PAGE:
Clinton is forwarded an email from her aide Jake Sullivan with the subject heading “Mr. Donilon’s Meeting.” This is a likely reference to National Security Advisor Thomas E. Donilon. Virtually all the text in the emails in this chain are later redacted. However, emails in the chain are CCed to over 30 US officials, including at least one who is a secret CIA official. (US Department of State, 1/7/2016)
An unnamed CIA official writes an email to Cheryl Mills, Clinton’s chief of staff, talking about the end of his tour of duty. He had worked for Clinton in some capacity in the last year. He signs his email “TLG.”
Mills forwards the email to Clinton, and the amount of spacing suggests she mentions his full name in saying that “[redacted] last day is Thursday.”
Clinton merely replies by writing, “He did a good job.”
The name of the CIA official will later be redacted. (US Department of State, 1/7/2016)
Clinton comments on the imminent court martial case of Army Private Bradley Manning (later Chelsea Manning), after Manning gave a large cache of classified documents to WikiLeaks. Clinton says, “I think that in an age where so much information is flying through cyberspace, we all have to be aware of the fact that some information which is sensitive, which does affect the security of individuals and relationships, deserves to be protected and we will continue to take necessary steps to do so.” (CBS News, 12/16/2011)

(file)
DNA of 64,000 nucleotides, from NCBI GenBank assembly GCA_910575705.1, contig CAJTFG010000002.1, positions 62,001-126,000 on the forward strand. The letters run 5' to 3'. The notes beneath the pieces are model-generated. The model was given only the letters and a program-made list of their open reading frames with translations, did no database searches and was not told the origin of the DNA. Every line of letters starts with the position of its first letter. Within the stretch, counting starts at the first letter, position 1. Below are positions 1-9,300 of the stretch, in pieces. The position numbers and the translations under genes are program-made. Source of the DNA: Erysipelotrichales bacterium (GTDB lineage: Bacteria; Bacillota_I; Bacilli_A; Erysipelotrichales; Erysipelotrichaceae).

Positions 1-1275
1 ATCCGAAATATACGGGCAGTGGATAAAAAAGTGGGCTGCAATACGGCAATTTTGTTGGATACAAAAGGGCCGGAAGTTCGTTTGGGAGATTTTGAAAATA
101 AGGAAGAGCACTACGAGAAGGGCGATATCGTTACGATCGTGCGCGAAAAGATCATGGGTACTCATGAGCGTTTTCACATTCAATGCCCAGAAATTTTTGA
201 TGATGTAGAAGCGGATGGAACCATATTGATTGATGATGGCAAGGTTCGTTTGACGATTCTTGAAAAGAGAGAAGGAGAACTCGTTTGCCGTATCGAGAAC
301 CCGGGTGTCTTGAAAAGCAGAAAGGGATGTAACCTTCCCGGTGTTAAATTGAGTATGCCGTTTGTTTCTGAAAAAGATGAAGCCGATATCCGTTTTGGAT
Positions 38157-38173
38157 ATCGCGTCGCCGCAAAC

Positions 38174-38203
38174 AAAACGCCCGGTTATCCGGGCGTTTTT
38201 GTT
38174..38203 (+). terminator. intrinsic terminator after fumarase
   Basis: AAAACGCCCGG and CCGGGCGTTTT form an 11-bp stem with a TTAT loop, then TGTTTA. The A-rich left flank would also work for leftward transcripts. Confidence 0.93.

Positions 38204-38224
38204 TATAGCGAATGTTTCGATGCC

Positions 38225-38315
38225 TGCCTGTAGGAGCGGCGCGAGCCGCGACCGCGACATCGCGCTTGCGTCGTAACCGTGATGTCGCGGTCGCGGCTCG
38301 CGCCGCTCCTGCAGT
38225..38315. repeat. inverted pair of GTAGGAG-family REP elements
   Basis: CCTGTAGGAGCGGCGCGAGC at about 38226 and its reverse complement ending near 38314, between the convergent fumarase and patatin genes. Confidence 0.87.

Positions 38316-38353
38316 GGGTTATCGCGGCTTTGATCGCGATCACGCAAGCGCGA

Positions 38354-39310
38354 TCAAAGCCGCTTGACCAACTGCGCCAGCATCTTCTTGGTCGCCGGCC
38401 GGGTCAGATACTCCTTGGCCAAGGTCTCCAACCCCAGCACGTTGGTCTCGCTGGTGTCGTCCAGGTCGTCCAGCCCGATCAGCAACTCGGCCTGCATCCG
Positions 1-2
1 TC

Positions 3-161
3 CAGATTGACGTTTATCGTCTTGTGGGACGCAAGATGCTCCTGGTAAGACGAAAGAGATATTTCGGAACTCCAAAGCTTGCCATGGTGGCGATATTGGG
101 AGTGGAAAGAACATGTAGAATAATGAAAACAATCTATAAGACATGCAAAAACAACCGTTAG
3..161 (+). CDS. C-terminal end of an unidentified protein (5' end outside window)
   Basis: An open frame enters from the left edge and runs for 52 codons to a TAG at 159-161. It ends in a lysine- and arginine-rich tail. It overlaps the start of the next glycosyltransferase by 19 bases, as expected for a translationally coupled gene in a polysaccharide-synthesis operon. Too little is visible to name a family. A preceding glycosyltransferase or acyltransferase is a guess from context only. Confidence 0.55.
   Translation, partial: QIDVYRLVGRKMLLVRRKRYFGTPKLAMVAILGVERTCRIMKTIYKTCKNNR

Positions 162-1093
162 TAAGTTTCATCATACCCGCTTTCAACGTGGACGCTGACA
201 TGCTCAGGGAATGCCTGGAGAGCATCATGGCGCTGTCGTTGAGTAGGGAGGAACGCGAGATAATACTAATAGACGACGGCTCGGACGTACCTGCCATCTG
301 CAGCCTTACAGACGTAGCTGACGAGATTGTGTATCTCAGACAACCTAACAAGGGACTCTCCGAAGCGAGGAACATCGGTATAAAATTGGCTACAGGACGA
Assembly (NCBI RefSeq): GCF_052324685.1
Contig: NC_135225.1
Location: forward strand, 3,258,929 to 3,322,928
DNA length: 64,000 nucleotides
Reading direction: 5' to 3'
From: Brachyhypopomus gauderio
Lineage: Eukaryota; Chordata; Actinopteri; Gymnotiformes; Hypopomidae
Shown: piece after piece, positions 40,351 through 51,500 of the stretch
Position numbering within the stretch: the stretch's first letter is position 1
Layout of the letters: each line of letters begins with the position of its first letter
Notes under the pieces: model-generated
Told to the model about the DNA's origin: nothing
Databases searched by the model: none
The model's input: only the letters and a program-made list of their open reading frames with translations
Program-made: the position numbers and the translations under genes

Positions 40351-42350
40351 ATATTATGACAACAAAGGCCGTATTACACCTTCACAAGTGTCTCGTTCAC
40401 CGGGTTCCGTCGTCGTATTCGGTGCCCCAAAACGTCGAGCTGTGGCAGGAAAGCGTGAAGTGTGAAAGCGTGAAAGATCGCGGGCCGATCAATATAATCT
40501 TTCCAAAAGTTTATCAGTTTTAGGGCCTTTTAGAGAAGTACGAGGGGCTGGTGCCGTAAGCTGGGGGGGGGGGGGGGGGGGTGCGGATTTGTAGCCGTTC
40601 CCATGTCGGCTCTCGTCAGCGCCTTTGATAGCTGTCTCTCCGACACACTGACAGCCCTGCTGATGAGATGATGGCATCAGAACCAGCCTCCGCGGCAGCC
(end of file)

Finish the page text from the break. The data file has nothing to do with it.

Manning is later convicted and sentenced to 35 years in prison, although none of the documents in question are rated “top secret.”
The Intercept will later note that Clinton’s comments occur “during the time that she had covertly installed a non-government server and was using it and a personal email account to receive classified and, apparently, even top-secret information.” (The Intercept, 8/12/2015)
State Department official Claire Coleman emails Clinton her daily schedule early in the morning. It mentions a photo opportunity with a person. The person’s name will later be redacted, but the context makes it clear it is the secret CIA official who gives her a daily intelligence briefing.
The New York Times will later report, “That email was originally released as ‘confidential’ but upgraded to ‘secret,’ probably reflecting that the person holds an undercover position now.” (US Department of State, 1/29/2016) (The New York Times, 5/10/2016)
Clinton sends a reply which is also classified at the “secret” level. (US Department of State, 2/29/2016)
On December 23, 2011, US Ambassador to Pakistan Cameron Munter sends a short email to his bosses Frank Ruggiero, who is acting US special representative to Afghanistan and Pakistan, and Ruggiero’s deputy Daniel Feldman. The email’s subject heading is “(SBU),” which stands for “sensitive but unclassified.” The single line email will later be mostly redacted, but according to a June 2016 Wall Street Journal article, Munter indicates that a specific US drone strike is planned.
Feldman then forwards the email to Clinton aides Jake Sullivan and Cheryl Mills with the comment, “I’m sure you know already, but just in case.” There are two more emails between Feldman and Mills in the chain that day, mostly later redacted.